pet blessings
blessing of the animals

Blessing of the Animals
in the City of St. Francis
blessing of the animals and pets

For the last eight years at St. Boniface Church in the heart of San Francisco, a Franciscan friar has blessed animals for the feast of St. Francis, the saint who loved all creatures This article appeared originally in October 1997 print edition of St. Anthony Messenger. Photos and text by Jack Wintz, O.F.M.

Yes, definitely, there will be a blessing of the animals this year!” says Father Floyd Lotito, O.F.M., in reply to a telephone call from St. Anthony Messenger a few weeks ago. “And this year the blessing falls on the feast itself of our Holy Father St. Francis—Saturday, October 4, 1997.

“I started the blessings eight years ago as an annual event,” says the friendly Franciscan. “And I get phone calls from people throughout the year. ‘When’s it going to be?’ they ask. ‘My dog is sick. Can you bless my dog?’

pet blessings“I love doing the blessing. It’s a wonderful thing,” says the 63-year-old friar minor of the Oakland-based Franciscan Province of Santa Barbara. “I like sharing Francis’ vision with people. St. Francis of Assisi had a unique vision of creation. He saw all creatures as being in harmony—as one family. And so he could address them as Brother Sun, Sister Moon,...Brother Dog and Sister Cat.”

Father Floyd notes happily that this year’s blessing will be bigger and better. “It will move out to the street and be accompanied by a carnival,” he says. “We are raising money for the retrofitting of St. Boniface Church, as well as the friary and school building, damaged in the earthquake of 1989.”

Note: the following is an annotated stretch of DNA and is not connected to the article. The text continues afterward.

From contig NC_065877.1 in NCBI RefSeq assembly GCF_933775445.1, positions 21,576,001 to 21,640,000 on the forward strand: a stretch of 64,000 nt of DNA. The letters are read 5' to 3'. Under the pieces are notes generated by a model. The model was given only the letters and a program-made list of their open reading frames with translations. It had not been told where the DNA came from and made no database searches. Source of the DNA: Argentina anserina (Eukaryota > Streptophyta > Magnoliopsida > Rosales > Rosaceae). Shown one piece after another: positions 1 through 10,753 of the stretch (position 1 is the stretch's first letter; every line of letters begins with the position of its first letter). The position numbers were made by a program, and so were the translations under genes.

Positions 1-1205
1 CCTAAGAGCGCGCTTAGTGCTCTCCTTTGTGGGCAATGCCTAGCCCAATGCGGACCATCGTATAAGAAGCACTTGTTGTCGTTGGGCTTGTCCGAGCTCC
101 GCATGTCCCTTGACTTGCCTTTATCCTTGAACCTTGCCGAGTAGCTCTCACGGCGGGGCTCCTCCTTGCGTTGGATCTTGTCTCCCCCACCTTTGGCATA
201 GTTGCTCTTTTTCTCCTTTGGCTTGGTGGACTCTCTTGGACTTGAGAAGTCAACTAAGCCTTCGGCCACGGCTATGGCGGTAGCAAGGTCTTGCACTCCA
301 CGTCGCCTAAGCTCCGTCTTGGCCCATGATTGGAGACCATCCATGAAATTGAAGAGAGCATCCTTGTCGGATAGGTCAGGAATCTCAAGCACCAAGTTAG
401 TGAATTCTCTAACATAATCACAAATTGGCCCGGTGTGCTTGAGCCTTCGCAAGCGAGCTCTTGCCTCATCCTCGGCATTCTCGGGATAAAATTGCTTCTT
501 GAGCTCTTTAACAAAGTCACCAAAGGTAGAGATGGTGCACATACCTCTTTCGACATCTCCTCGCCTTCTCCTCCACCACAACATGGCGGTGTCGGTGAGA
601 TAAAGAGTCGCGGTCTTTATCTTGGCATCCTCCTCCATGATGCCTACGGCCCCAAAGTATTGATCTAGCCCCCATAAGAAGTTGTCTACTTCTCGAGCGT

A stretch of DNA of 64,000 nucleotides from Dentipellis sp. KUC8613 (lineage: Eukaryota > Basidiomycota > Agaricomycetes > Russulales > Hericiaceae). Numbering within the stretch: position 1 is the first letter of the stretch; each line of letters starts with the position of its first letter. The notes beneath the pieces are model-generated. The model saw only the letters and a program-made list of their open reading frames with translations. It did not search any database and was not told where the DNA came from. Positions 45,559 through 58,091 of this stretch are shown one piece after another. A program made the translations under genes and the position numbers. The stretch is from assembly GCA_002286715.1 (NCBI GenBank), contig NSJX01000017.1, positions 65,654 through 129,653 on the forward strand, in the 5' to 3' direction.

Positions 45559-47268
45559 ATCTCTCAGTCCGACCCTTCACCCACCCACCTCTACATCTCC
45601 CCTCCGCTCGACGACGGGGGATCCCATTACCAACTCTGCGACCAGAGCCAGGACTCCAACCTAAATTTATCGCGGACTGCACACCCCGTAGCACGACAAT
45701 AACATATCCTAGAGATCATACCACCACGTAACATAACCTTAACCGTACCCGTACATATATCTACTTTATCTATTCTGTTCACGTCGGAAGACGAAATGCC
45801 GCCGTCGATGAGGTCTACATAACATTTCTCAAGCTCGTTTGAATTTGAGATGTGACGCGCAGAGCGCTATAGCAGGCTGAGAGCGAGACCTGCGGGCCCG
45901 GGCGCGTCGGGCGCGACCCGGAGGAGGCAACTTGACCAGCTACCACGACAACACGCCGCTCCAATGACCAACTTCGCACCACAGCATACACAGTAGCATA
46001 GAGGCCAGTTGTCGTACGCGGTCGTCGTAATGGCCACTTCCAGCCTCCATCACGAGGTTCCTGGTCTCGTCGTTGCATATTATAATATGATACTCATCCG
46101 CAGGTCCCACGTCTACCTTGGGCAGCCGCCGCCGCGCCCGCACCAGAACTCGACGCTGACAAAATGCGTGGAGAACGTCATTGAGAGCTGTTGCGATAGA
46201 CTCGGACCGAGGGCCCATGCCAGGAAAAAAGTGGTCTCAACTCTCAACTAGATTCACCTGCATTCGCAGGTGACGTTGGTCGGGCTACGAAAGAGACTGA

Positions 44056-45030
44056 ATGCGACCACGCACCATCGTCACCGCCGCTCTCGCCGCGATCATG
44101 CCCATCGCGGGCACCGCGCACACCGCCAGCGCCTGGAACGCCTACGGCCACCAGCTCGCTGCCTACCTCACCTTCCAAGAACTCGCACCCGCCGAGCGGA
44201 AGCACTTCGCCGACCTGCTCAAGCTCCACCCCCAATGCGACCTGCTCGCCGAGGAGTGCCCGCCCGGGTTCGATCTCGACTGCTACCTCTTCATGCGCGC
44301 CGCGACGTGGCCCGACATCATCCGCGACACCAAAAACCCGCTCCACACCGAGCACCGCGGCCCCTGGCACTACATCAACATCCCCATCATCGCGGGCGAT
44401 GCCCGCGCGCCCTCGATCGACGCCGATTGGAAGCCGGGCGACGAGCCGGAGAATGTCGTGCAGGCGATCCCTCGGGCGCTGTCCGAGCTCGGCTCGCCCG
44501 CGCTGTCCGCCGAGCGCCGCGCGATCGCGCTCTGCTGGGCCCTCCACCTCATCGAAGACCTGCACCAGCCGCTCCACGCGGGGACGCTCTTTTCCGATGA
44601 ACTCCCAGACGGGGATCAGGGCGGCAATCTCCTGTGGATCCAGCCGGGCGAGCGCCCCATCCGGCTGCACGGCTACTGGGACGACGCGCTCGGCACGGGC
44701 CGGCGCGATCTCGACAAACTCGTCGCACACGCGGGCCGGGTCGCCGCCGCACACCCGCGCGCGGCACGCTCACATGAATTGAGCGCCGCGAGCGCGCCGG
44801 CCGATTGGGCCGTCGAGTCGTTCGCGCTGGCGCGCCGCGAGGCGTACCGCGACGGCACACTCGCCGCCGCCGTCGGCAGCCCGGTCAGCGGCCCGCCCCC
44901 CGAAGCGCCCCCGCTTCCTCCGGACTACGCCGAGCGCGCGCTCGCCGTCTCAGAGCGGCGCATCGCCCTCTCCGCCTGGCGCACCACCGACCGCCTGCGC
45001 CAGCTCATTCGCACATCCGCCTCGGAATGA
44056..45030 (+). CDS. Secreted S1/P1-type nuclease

His clear assurance that the blessing would by no means be abandoned this year cheered me greatly because I thoroughly enjoyed last October’s blessing (1996) and hoped that the custom would continue.

Last year’s blessing was held on October 5, a Saturday (so more people would be free to attend). Father Floyd conducted the ceremony, which took place in the Courtyard of St. Clare in the front of the Franciscan church and friary of St. Boniface, 133 Golden Gate Avenue, in downtown San Francisco, California.

A native of Los Angeles and the son of immigrant Italian parents, Father Floyd has served the streetpeople of San Francisco for over 30 years, especially in the “Tenderloin” district which surrounds St. Boniface Church.

As a courtesy, the San Francisco police block off Golden Gate Avenue in front of the church during the hours of the blessing. A policeman’s horse seemed to like Father Floyd’s blessing so much that no sooner did the friar walk onto the street and sprinkle the horse with holy water than it began nibbling on the sleeve of his Franciscan habit! (See photo opposite page.)

pet blessing ceremonyThe blessing ceremony actually started in the church courtyard. It was a bright, sunny day with a brilliant blue sky. The courtyard was decorated with colorful balloons and streamers. Father Floyd wore a habit and stole and a festive lei of flowers around his neck. At times, he donned a baseball cap to keep the glaring sun out of his eyes.

Every half hour between 1 and 3 p.m., the friar gave a short talk from a small raised platform before blessing the pets. “Peace and every blessing!” he said to the guests. “Thank you for coming and bringing your pets.” With a big smile he looked at the people scattered about the courtyard, some carrying pets in their arms, others controlling them with leashes.

“Yesterday, October 4,” the friar continued, “was the feast of St. Francis, the patron of our city and the patron saint of ecology. St. Francis was a lover, a peacemaker, a unifier, a bridge.

“There are stories of St. Francis blessing the birds, a frightened trapped rabbit, fish—and a story of his making peace between a wolf and the town of Gubbio.”